713 F.3d 1175 (9th Cir. 2013), 11-16938, Sams v. Yahoo! Inc.
|Citation:||713 F.3d 1175|
|Opinion Judge:||M. SMITH, Circuit Judge:|
|Party Name:||Fayelynn SAMS, Individually, and on behalf of a class of all others similarly situated, Plaintiff-Appellant, v. YAHOO! INC., Defendant-Appellee.|
|Attorney:||Joshua A. Millican (argued), Law Office of Joshua A. Millican, P.C., Atlanta, GA; Laurence D. King and Mario M. Choi, Kaplan Fox & Kilsheimer LLP, San Francisco, CA, for Plaintiff-Appellant. Marc J. Zwillinger (argued) and Jacob A. Sommer, Zwillgen PLLC, Washington, D.C., for Defendant-Appellee.|
|Judge Panel:||Before: D.W. NELSON, STEPHEN REINHARDT, and MILAN D. SMITH, JR., Circuit Judges.|
|Case Date:||April 15, 2013|
|Court:||United States Courts of Appeals, Court of Appeals for the Ninth Circuit|
Argued and Submitted Feb. 11, 2013.
[Copyrighted Material Omitted]
Appeal from the United States District Court for the Northern District of California, Jeremy D. Fogel, District Judge, Presiding. D.C. No. 5:10-cv-05897-JF.
Fayelynn Sams appeals the district court's order dismissing her putative class claims against Yahoo! Inc. with prejudice. Sams alleges that Yahoo! violated the Stored Communications Act (SCA), 18 U.S.C. §§ 2701-2712, when it disclosed some of Sams' noncontent subscriber information to the government pursuant to allegedly invalid subpoenas. Sams further argues that even if the subpoenas were valid, Yahoo! failed to comply with their terms when it produced the requested documents prior to the deadline set in the subpoenas. Because the SCA provides a " complete defense to any civil or criminal action" where the defendant can demonstrate that it produced documents in " good faith reliance on ... a grand jury subpoena," we affirm the district court's order dismissing Sams' claims.
Yahoo! styles itself as a " premier digital media company," whose product offerings include Internet search and email. Yahoo! is a Delaware corporation, and its principal place of business is located in Sunnyvale, California. While Yahoo! maintains an office in Georgia, its legal compliance team is located in Sunnyvale.
On December 2, 2008, Yahoo!'s legal compliance team received a facsimile of a grand jury subpoena from the District Attorney's Office for the Southern Judicial Circuit of Georgia. The District Attorney requested that Yahoo! disclose " any and all records regarding the identification" of one of its users.1 The user in question was later determined to be Sams. The subpoena was signed by both a judge and the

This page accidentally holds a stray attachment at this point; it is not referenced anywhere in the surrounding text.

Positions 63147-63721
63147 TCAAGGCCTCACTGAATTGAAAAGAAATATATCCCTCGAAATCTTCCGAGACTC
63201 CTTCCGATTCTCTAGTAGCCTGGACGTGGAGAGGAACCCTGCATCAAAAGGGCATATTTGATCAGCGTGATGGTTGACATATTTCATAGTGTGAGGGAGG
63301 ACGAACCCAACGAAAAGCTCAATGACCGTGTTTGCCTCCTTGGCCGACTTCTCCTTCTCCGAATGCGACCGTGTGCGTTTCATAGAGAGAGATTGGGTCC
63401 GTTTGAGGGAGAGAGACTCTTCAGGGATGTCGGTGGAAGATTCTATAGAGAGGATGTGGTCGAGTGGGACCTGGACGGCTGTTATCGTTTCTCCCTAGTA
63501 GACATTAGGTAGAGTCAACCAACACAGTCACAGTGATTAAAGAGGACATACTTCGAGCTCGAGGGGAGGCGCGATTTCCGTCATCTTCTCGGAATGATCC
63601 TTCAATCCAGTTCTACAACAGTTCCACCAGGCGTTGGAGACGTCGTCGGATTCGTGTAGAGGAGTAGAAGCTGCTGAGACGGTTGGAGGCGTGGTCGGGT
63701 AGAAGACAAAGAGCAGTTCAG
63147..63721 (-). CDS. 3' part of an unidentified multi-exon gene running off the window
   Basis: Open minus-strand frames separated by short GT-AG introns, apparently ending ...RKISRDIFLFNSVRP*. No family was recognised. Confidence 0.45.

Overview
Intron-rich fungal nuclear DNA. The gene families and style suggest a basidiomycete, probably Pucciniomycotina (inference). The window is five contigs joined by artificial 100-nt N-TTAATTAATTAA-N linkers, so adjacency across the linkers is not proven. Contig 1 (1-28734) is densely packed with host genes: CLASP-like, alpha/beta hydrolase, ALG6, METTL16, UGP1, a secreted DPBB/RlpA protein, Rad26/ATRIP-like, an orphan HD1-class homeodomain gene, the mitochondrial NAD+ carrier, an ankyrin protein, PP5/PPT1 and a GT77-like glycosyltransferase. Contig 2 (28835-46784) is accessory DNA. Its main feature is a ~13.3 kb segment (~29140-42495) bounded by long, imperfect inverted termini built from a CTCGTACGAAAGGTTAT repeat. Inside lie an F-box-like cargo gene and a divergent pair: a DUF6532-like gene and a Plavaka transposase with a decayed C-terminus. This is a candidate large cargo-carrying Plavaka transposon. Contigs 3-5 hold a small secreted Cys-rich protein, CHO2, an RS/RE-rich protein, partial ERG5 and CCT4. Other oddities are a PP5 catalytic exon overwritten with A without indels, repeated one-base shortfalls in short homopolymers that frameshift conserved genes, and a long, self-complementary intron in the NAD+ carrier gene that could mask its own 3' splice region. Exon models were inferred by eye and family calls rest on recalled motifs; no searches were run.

clerk of the Superior Court of Lowndes County, Georgia, and demanded that Yahoo! produce the requested records at 8:30 a.m. on January 28, 2009. A substantially similar subpoena was faxed to Yahoo!'s legal compliance team on December 15, 2008, demanding the production of additional documents by the January 28 deadline. 2
Both subpoenas were accompanied by nearly identical cover letters that purported to explain Yahoo!'s obligations under the subpoenas. Those letters read, in relevant part:
As the subpoena indicates, you are required by law to appear and produce the evidence described in the subpoena before the Grand Jury on the date and time specified. Prior to your appearance, you may wish to voluntarily provide copies of this evidence to Inv. Wendy Lain at the District Attorney's Office ... By voluntarily providing us with copies prior to your scheduled appearance, you will make it possible for us to review the evidence in your possession in advance. This should expedite your appearance before the Grand Jury and may make it possible for us to put you on call.
Yahoo! produced the requested information sometime before January 28, 2009. Consequently, the prosecutor determined that the attendance of a witness was not needed, and no Yahoo! witness testified before the grand jury pursuant to the subpoenas.
Based on the above conduct, Sams filed a putative class action in the Superior Court of Fulton County, Georgia, purporting to represent a class of plaintiffs whose information Yahoo! had allegedly disclosed to law enforcement in violation of the SCA. Sams claimed that Yahoo!'s disclosures were unlawful because the subpoenas failed to comply with the requirements of Georgia law, and specifically the Uniform Act to Secure the Attendance of Witnesses from Without the State in Criminal Proceedings (Uniform Act). Ga.Code Ann. §§ 24-13-90-24-13-97.3 Sams further claimed that Yahoo!'s disclosures were unlawful because they were " voluntarily" made before the deadline for compliance set forth in the subpoenas.
Yahoo! successfully removed the action to the United States District Court for the Northern District of Georgia. Sams then filed a motion to transfer the case to the Northern District of California. Yahoo! agreed " that transfer to the Northern District of California was the appropriate remedy in light of Yahoo!'s terms of service," and the case was transferred.
On January 10, 2011, Yahoo! moved to dismiss Sams' complaint. The district court granted Yahoo!'s motion after finding Yahoo! was statutorily immune from suit under 18 U.S.C. § 2703(e). The district court also granted Sams leave to amend her complaint to allege that Yahoo! impermissibly over-produced Sams' content-based information. When Sams did not amend her complaint within the allotted 30 days, the district court dismissed her complaint with prejudice. Sams timely appealed.
JURISDICTION AND STANDARD OF REVIEW
We have jurisdiction to review the district court's order of dismissal under 28 U.S.C. § 1291. We review the district court's order de novo,
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